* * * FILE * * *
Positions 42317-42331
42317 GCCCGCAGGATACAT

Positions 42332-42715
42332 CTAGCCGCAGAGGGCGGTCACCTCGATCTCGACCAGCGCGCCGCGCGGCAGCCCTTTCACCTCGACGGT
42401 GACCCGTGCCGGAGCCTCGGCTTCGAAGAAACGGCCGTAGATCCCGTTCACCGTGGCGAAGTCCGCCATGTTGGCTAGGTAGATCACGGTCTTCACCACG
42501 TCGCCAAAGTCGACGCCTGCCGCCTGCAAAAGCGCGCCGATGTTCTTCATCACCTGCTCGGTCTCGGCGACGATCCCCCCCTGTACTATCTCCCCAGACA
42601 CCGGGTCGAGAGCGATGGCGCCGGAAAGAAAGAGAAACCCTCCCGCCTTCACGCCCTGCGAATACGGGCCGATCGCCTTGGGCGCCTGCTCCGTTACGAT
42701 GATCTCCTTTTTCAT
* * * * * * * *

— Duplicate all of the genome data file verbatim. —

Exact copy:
Positions 42317-42331
42317 GCCCGCAGGATACAT

Positions 42332-42715
42332 CTAGCCGCAGAGGGCGGTCACCTCGATCTCGACCAGCGCGCCGCGCGGCAGCCCTTTCACCTCGACGGT
42401 GACCCGTGCCGGAGCCTCGGCTTCGAAGAAACGGCCGTAGATCCCGTTCACCGTGGCGAAGTCCGCCATGTTGGCTAGGTAGATCACGGTCTTCACCACG
42501 TCGCCAAAGTCGACGCCTGCCGCCTGCAAAAGCGCGCCGATGTTCTTCATCACCTGCTCGGTCTCGGCGACGATCCCCCCCTGTACTATCTCCCCAGACA
42601 CCGGGTCGAGAGCGATGGCGCCGGAAAGAAAGAGAAACCCTCCCGCCTTCACGCCCTGCGAATACGGGCCGATCGCCTTGGGCGCCTGCTCCGTTACGAT
42701 GATCTCCTTTTTCAT